I'm designing an android application with multiple tabs for viewing different lists. In one of the tabs, the items of the list can be removed; maybe using swipe to delete option, but the problem is swiping can also result in changing to the adjacent tab according to material design guidelines. What should be done? Shall I not provide the option to swipe to delete here? and if so, how can a user delete an item in the list with ease?
I don't mind here to solve it by just deciding whether the swipe gesture is exactly at only one of the
list item or not.
As user swipes, the swipe can be checked with its position and then decision can be made within a function to decide if tab change or the deletion of the list item would be executed/intended.
Users can only remember so much
This is a known usability problem in gesture-based UIs. There are only so many gestures users will discover and use proficiently. When you factor in the number of apps that each have solve interaction in their own way, the user's memory load becomes staggering. With the small selection of available, usable, and learnable gestures, confusing areas of overlap are inevitable.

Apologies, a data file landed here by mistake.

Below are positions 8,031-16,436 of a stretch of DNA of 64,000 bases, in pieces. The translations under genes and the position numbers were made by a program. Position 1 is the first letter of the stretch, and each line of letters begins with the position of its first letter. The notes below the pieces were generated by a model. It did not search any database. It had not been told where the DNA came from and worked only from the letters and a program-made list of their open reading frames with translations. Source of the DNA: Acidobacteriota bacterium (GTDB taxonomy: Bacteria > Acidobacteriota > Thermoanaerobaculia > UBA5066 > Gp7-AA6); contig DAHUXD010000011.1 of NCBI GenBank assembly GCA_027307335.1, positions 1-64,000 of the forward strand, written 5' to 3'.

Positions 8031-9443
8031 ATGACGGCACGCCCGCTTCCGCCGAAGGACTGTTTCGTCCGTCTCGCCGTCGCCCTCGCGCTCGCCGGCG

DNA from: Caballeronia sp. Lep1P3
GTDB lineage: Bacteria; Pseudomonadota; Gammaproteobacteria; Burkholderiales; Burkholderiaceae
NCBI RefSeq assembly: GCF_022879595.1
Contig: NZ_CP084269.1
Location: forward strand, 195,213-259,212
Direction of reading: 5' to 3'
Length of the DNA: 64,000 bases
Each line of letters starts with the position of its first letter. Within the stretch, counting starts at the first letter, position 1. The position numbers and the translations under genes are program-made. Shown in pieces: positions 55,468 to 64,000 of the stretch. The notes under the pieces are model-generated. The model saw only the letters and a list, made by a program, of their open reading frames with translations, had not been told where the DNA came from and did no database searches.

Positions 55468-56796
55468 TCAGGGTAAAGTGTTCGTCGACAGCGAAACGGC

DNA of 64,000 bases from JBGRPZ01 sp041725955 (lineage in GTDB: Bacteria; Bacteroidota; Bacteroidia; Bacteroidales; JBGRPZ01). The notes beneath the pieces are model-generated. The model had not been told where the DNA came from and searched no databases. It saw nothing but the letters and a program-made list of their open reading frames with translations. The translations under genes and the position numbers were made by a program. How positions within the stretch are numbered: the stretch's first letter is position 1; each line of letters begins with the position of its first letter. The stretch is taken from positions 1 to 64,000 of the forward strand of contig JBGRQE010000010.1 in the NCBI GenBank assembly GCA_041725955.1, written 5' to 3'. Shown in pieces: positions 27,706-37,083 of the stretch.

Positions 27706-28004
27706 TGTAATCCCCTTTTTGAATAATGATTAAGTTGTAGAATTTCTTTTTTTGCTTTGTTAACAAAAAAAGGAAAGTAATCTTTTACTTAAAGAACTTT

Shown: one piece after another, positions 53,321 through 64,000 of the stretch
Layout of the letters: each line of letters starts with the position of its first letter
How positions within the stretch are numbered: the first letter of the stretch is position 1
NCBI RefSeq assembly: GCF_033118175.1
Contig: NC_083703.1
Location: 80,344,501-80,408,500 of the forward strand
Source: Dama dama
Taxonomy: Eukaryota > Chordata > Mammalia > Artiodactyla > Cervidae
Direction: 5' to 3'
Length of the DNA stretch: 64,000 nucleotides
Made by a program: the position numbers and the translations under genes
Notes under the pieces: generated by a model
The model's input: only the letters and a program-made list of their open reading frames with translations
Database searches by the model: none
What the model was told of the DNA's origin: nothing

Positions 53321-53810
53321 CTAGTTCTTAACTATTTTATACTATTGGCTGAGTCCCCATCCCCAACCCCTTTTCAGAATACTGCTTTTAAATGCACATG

Expanding the toolkit
Samsung and Apple tried to expand the gesture repertoire with hover detection and pressure levels, respectively. That didn't turn out well because users were constantly surprised by the behavior and the adoption curve never grew (I kinda liked both, TBH).
There are a few options to address the limited usable gestures without totally giving up on gesture-based UI.
- Object-level gesture rules: Detect the location of the gesture and change behavior based on proximity to UI objects, eg list items, actions, notifications, and navigation. This can be tricky in a dense UI where one type of object (eg list items) dominate the real estate.
- Spatial gesture rules: Gestures within the main areas of the UI can trigger different actions than gestures from the edge of the viewing area. This requires dexterity on the user's part and, given the edge area, is error prone.
- Gesture duration rules: Detecting a fast gesture vs an extended gesture. This is most often used for tap vs tap-and-hold. It could be repurposed for swipe vs tap-hold-swipe.
Real world answers
If you get creative with gestures, you might stumble on some great solutions. Tap, swipe, and hold provide a reasonable toolkit. Get creative and think about the repetitive tasks your users need to complete.
Real answers to nuanced questions like this come from your users.
- Do your homework
- Develop prototypes
- Test with your users